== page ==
EPA completes review of chemical approval backlog

EPA completes review of chemical approval backlog
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The Environmental Protection Agency (EPA) has completed its review of the 600 new chemicals that were awaiting government approval when Administrator Scott PruittEdward (Scott) Scott PruittEPA employees push 'bill of rights' to protect scientific integrity EPA's independent science board questions underpinnings of numerous agency rollbacks Overnight Energy: Rate of new endangered species listings falls | EPA approves use of 'cyanide bombs' to protect livestock | Watchdog says EPA didn't conduct required analyses MORE took office in February.

Pushing the chemicals through the Toxic Substances Control Act (TSCA) approval process had been a key goal for Pruitt. In a statement on Monday, he said the agency’s “backlog of new chemical review is eliminated.”

“With the ongoing commitment of the staff working on TSCA reviews, and input from stakeholders, our goal is to ensure a new chemicals program that is both protective of human health and the environment, while also being supportive of bringing new chemicals to market,” he said.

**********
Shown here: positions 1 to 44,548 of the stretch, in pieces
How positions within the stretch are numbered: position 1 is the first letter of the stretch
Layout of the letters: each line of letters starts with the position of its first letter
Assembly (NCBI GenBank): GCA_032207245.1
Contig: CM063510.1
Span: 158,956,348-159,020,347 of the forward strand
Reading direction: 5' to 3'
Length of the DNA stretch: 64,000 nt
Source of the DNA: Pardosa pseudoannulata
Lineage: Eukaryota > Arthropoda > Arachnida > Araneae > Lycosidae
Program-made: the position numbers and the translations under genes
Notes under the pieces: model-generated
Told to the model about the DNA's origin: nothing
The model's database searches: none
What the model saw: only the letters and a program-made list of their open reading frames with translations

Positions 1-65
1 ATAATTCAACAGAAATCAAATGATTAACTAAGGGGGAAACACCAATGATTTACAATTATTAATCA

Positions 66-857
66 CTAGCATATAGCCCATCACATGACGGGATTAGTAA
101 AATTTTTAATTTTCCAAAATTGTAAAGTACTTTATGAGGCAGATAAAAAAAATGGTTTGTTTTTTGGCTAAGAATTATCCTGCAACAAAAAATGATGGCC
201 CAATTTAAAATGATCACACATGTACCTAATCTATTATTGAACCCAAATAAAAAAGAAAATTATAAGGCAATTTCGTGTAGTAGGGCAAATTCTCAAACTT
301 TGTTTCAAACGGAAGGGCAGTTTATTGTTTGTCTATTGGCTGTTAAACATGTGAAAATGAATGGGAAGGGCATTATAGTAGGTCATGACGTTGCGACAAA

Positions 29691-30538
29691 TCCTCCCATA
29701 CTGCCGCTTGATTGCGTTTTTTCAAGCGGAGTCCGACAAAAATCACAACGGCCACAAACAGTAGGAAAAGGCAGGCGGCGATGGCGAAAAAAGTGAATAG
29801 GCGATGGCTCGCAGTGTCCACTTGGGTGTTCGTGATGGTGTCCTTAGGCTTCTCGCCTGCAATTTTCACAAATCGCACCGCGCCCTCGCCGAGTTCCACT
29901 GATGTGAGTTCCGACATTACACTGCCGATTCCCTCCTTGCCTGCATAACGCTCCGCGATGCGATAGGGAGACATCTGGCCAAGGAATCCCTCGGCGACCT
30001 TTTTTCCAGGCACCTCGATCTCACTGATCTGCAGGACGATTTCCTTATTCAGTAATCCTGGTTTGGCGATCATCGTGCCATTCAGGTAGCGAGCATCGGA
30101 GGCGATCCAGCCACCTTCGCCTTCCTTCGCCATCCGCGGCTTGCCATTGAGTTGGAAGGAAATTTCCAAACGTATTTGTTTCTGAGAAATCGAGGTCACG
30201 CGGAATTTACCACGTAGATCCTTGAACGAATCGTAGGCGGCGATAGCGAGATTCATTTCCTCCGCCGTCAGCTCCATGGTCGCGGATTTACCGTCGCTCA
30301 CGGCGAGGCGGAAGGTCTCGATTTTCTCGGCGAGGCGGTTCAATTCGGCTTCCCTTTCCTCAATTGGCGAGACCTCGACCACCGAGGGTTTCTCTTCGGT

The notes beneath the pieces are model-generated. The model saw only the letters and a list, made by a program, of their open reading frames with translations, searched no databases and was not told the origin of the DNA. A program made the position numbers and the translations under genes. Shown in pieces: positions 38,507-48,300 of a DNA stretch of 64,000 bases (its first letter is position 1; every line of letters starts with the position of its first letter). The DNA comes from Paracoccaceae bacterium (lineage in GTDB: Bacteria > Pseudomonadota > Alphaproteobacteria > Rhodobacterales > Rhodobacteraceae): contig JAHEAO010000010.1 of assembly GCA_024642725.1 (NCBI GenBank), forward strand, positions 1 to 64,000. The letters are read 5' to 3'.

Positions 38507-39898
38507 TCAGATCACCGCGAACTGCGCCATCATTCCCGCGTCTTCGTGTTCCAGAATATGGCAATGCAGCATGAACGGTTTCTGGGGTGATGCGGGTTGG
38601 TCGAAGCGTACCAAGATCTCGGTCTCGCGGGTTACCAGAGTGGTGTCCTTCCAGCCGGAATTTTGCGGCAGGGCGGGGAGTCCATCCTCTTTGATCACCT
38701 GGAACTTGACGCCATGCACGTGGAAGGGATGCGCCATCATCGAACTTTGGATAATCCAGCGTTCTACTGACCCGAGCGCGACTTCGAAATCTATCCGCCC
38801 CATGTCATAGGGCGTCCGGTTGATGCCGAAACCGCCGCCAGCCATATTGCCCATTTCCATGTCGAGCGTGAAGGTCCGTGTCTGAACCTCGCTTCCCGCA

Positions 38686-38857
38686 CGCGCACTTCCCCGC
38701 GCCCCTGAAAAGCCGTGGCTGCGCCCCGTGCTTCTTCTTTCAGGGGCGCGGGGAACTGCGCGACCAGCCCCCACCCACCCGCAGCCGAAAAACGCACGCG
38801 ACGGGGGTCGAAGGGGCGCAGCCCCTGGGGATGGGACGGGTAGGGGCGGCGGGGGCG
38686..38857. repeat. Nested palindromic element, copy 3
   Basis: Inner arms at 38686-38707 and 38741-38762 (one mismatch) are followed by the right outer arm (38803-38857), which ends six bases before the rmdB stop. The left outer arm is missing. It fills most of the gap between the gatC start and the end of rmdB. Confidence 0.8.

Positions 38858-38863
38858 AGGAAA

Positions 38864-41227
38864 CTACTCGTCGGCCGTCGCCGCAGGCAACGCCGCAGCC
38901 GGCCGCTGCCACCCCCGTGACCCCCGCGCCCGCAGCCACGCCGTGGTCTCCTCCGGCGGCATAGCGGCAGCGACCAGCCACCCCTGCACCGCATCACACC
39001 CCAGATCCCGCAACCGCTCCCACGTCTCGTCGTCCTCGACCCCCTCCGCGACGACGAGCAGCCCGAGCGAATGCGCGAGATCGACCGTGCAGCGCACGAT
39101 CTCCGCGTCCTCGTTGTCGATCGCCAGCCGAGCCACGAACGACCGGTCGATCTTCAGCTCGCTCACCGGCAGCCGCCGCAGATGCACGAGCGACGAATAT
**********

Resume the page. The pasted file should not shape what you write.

An update to the TSCA law, signed by President Obama last year, was designed to speed up the approval process for commercial chemicals.

The EPA reviews about 1,000 new chemicals per year, and the updated law sets a specific approval timeline for those chemicals. The law envisions that at any given time, the EPA is reviewing about 300 chemicals, and the agency said Monday it’s currently processing 308.

The agency said it's working to tweak the chemical approval process even more. The EPA’s Office of Pollution Prevention and Toxics will release a plan this fall to “provide the public with more certainty and clarity regarding how EPA makes new chemical determinations and what external information will help facilitate these determinations.”